The structure of new buildings is causing a major threat to the future of the one of nature’s greatest fliers
Carmella de Lucia
06:00, 12 MAY 2017
Conservationists from Chester Zoo are calling on the public to help save a bird they say is in rapid decline.
The swift – which can fly non-stop for four years, is one of the UK’s most iconic species, migrating from Africa up through Europe every spring to nest in the UK over summer.
Since Roman times they have nested in eaves and holes in buildings but thanks to improvements to UK buildings in recent decades, they are arriving afetr their long journey to find a lack of nesting sites.
Now the first major swift survey in the Chester area for 20 years is underway and experts are offering tips on how you can lend a helping hand to the British favourite by protecting nest sites and putting up nest boxes.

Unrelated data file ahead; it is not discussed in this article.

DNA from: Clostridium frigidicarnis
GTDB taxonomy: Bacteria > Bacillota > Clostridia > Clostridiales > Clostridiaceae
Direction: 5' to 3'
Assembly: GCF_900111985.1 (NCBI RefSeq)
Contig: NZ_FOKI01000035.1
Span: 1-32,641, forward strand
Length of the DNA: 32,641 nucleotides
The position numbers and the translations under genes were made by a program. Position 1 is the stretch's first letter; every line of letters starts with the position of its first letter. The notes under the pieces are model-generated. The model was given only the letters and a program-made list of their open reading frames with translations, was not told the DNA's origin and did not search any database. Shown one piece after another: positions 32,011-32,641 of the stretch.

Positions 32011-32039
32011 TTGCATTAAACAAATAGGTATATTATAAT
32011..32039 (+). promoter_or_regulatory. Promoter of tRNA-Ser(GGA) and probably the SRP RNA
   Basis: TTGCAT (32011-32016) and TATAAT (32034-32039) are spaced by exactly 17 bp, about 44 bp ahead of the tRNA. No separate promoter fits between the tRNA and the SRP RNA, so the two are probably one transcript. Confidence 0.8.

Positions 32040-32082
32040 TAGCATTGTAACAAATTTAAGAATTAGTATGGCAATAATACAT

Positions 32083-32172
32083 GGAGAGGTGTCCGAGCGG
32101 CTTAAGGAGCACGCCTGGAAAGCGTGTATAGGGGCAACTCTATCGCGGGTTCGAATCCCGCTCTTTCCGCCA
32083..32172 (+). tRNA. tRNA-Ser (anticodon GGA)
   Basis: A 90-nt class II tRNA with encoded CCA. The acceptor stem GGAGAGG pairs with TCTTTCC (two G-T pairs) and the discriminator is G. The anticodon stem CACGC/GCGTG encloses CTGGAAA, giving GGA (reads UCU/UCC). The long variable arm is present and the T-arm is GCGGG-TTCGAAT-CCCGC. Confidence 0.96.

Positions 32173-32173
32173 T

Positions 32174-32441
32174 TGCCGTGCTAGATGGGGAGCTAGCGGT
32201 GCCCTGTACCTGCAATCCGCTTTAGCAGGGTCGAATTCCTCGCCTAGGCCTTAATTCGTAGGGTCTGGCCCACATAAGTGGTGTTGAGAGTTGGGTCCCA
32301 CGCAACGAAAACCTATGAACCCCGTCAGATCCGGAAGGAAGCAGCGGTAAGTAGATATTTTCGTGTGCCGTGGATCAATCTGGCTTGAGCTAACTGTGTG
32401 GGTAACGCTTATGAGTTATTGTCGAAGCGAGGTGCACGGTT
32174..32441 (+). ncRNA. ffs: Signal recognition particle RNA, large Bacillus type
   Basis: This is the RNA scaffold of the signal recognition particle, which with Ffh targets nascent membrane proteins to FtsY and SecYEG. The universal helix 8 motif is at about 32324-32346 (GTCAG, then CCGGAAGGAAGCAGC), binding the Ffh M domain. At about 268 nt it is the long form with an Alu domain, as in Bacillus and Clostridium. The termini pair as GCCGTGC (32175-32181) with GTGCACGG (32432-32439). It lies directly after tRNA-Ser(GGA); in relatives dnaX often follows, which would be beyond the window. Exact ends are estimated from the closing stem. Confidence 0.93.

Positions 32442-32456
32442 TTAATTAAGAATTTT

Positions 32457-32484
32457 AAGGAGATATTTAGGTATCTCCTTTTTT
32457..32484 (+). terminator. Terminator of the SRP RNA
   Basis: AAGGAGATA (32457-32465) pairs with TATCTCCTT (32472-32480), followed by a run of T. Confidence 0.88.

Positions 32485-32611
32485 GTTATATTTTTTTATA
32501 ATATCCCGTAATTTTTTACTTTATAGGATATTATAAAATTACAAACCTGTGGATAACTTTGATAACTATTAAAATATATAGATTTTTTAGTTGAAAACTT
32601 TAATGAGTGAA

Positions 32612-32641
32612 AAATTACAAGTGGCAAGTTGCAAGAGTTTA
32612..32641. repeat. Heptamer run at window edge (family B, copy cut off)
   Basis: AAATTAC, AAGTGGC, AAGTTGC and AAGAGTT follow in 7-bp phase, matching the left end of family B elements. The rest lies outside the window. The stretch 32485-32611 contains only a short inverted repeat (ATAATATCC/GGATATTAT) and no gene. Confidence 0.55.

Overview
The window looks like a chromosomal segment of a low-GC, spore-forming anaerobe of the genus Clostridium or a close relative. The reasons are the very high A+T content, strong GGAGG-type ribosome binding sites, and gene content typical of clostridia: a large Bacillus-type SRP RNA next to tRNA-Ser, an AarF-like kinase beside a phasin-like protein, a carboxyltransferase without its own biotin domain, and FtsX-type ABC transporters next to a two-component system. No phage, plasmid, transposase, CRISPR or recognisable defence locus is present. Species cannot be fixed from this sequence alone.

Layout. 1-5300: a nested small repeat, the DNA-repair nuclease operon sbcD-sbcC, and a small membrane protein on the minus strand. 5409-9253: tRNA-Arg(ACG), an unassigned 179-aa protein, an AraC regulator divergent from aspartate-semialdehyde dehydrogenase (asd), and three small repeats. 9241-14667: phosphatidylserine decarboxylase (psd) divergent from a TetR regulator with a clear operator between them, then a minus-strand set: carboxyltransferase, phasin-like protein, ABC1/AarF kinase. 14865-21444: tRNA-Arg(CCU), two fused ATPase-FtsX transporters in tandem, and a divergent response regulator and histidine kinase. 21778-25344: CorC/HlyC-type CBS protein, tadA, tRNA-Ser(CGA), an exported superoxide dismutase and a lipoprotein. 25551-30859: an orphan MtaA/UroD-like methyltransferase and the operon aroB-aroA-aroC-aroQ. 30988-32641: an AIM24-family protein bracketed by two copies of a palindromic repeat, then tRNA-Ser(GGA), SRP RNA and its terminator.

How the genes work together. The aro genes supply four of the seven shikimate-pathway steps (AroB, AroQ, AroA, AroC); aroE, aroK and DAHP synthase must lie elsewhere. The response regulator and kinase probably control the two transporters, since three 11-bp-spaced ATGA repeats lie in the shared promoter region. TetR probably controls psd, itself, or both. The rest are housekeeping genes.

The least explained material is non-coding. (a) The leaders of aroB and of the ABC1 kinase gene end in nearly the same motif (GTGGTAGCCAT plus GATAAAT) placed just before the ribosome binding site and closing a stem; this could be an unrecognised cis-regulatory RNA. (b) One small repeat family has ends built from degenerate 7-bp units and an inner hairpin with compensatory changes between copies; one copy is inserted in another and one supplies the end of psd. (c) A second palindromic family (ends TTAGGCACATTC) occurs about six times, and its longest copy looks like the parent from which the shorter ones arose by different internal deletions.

Conservationists from Chester Zoo’s Wildlife Connections campaign and the Chester RSPB Group have teamed up with Cheshire West and Chester Council, RECORD, Cheshire Wildlife Trust, the Cheshire biological records centre and local experts in a bid to help the bird by turning Chester into a swift friendly city.
Manon Keir, Wildlife Connections project officer at Chester Zoo, said: “The great British summer would not be the same without the sight and sounds of swifts gracing our skies, but we mustn’t take this for granted. Conservation is critical but it is certainly not too late.